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April 17, 1959 - Image 4

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Text
Publication:
The Detroit Jewish News, 1959-04-17

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THE JEWISH NEWS

A Setback for Israel

Incorporating the Detroit Jewish Chronicle commencing with issue of July 20, 1951

Member American Association of English-Jewish Newspapers, Michigan Press Association, National
Editorial Association.
Published every Friday by The Jewish News Publishing Co., 17100 West Seven Mile Road, Detroit 35,
Mich., VE 8-9364. Subscription $5 a year. Foreign $6.
Entered as second class matter Aug. 6, 1942 at Post Offic,, Detroit, Mich.. under act of Congress of March
5, 187:•

PHILIP SLOMOVITZ

Editor and Publisher

SIDNEY SHMARAK CARMI M. SLOMOVITZ

Advertising Manager

Circulation Manager

FRANK SIMONS

City Editor

Sabbath Scriptural Selections
This Sabbath, Shabat Hagadol, the tenth day of Nisan, 5719, the following Scriptural
selections will be read in our synagogues.
Pentateuchal portion, Mezora, Lev. 14:1-15:33. Prophetical portion, Malachi 3:4-24.
Scriptural Selections for Passover
Pentateuchal portions: First day, Thurs day, April 23, Ex. 12:21-51, Num. 28:16-25;
second clay, Friday, April 24, Lev. 22:26-23:44, Num. 28:16-25.
Prophetical sortions: First day, Joshua 3:5-7, 5:2-6:1, 6:27, second day, II Kings 23:1-19,
21-25.

Licht Benshen, Friday, April 17, 6.57 p.m.

VOL. XXXV. No. 7

Page Four

April 17, 1959

The Supreme Degree in Philanthropy

In the current campaign for funds
to assist the unfortunate migrants who
are leaving countries in which they and
their parents had resided for generations,
and who are seeking the final and last-
ing haven, for themselves, their children
and their children's children, in Israel,
it is proper that we should recall the ad-
monitions of one of the greatest savants
in Jewish history, Maimonides (1135-
1244).
Maimonides had set forth a set of rules
for charity. His was the golden ladder
of philanthropy. In it, placing the highest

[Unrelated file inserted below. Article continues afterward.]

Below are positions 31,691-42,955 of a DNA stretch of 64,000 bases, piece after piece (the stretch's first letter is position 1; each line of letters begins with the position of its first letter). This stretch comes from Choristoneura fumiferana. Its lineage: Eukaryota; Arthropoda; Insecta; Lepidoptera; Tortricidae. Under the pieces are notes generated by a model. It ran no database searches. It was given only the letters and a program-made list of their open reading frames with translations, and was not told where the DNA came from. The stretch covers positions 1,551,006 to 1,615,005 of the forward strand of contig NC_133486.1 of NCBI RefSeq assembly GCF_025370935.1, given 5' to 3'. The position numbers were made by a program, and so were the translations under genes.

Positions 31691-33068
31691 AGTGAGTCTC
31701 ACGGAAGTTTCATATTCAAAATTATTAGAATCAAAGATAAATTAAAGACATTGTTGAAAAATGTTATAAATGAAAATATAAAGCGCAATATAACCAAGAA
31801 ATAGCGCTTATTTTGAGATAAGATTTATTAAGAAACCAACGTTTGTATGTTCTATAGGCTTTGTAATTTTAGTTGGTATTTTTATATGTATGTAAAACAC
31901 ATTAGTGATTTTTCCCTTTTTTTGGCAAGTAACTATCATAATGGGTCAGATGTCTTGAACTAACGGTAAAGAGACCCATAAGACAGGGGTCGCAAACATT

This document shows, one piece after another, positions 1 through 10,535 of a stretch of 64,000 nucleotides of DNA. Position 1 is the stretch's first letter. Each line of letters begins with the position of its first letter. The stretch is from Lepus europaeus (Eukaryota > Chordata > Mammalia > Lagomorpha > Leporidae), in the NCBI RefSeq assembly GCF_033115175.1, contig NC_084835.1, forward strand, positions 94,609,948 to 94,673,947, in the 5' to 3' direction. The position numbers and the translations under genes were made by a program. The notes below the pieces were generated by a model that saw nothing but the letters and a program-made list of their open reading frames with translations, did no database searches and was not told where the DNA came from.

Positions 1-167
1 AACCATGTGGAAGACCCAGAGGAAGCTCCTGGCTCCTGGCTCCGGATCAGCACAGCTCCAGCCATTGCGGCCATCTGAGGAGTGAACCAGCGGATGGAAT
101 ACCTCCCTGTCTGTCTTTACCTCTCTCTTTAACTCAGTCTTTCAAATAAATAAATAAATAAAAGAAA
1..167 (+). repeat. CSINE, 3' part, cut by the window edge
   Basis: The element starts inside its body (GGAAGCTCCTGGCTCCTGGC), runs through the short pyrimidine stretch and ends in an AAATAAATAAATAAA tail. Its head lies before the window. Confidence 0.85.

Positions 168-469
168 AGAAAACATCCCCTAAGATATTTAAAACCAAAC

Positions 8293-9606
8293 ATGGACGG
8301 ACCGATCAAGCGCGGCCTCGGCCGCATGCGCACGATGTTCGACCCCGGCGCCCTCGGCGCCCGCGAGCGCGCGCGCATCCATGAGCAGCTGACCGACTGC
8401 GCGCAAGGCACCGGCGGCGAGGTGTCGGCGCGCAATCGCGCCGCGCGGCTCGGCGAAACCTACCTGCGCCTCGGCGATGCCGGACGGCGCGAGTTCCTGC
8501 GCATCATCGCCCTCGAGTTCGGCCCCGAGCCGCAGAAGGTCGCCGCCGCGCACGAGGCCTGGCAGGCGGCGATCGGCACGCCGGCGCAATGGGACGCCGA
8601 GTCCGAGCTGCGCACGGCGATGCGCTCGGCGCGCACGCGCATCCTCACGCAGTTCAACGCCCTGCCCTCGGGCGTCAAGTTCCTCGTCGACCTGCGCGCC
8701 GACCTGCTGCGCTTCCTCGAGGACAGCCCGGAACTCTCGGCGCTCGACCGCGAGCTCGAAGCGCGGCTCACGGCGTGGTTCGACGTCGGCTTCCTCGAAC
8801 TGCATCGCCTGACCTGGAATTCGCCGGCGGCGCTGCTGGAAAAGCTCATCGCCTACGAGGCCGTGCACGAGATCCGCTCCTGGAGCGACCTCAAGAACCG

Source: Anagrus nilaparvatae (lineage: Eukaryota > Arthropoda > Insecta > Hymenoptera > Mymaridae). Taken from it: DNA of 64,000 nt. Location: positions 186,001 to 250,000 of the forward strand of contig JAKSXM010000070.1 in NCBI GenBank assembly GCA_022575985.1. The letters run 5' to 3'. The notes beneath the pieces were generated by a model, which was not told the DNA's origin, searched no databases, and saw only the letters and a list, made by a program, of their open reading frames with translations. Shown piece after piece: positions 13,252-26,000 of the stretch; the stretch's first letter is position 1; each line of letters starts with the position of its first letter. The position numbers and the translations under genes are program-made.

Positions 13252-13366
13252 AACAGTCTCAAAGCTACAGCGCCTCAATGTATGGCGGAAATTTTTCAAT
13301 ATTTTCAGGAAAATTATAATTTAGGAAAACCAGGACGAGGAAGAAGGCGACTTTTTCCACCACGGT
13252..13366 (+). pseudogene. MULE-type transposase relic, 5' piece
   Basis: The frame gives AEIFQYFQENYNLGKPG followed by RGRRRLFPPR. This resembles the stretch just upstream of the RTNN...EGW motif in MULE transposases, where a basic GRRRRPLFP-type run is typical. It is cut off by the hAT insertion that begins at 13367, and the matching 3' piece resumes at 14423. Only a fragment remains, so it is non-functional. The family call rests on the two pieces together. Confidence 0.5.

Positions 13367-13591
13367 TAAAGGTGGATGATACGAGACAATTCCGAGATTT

rung of his ladder first, he advised:

There are eight degrees in charity,
one higher than the other: Supreme
above all is to give assistance to the one
who has fallen on evil times by present-
ting him with a gift or loan, or entering
into a partnership with him, or procur-
ing him work, thereby helping him to
become self-supporting.
Inferior to this is giving charity to
the poor in such a way that the giver
and recipient are unknown to each other.
This is, indeed, the performance of a
commandment from disinterested mo-
tives; and it is exemplified by the Insti-
tution of the Chamber of the Silent
which existed in the Temple, where the
righteous secretly deposited their alms
and the respectable poor were secretly
assisted.
Next in order is the donation to the
charitable fund of the Community, to
which no contribution should be made
without the donors feeling confident
that the administration is honest, pru-
dent and capable of proper management.
Below this degree is the instance
where the donor is aware to whom he is
giving the alms but the recipient is un-
aware from whom he received them; as
e. g. the great Sages who used to go
about secretly throwing money through
the doors of the poor. This is quite a
proper course to adopt and a great vir-

tue where the administrators of a chari-
table fund are not acting fairly.
Inferior to this degree is the case
where the recipient knows the identity
of the donor, but not vice versa; as e. g.
the great Sages who used to tie sums of
money in linen bundles and throw -them
behind their backs for poor men to pick
up, so that they should not feel shame.
The next four degrees in their order
are: the man who gives money to the
poor before he is asked; the man who Interpretation of Judaism
gives money to the poor after he is
asked; the man who gives less than he
should, but does it with good grace;
and lastly, he who gives grudgingly.

In the midst of our efforts for the
1959 Allied Jewish Champaign, it is well
that we should study these rules, and,
having reached the bottom of the ladder,
that we climb back again to the top rung
and take heed of the highest principle
of all-----the eighth rule which teaches us
that the most meritorious act for mankind
is to anticipate charity and want by pre-
venting it. To prevent suffering we must
make it possible for those whom we have
set out to help to acquire a position of
helping themselves, to earn their own
livelihood, to obtain economic independ-
ence, to become self-supporting. •
This is what the United Jewish Appeal
—the major beneficiary of the Allied
Jewish Campaign, has set out to do. It
does not hand out charity: it makes it pos-
sible for the expatriated Jews to settle
in a land they are to calL their own, to
acquire homes there, to enter into pro-
ductive pursuits and to become seuf-sus-
taining.
Assistance to the causes we now are
campaigning for means the reaching of
the highest rung on the golden ladder of
true philanthropy. May we all learn the
meaning of the Maimonides lessons so
that the supreme degree of help for our
fellow-men may be attained by all of us,
and so that this principle shall be perpe-
tuated in Jewry.

Passover: Principles of Festival of Freedom

On the eve of the great festival of
Passover, which we are to usher in with
the first Seder on Wednesday evening,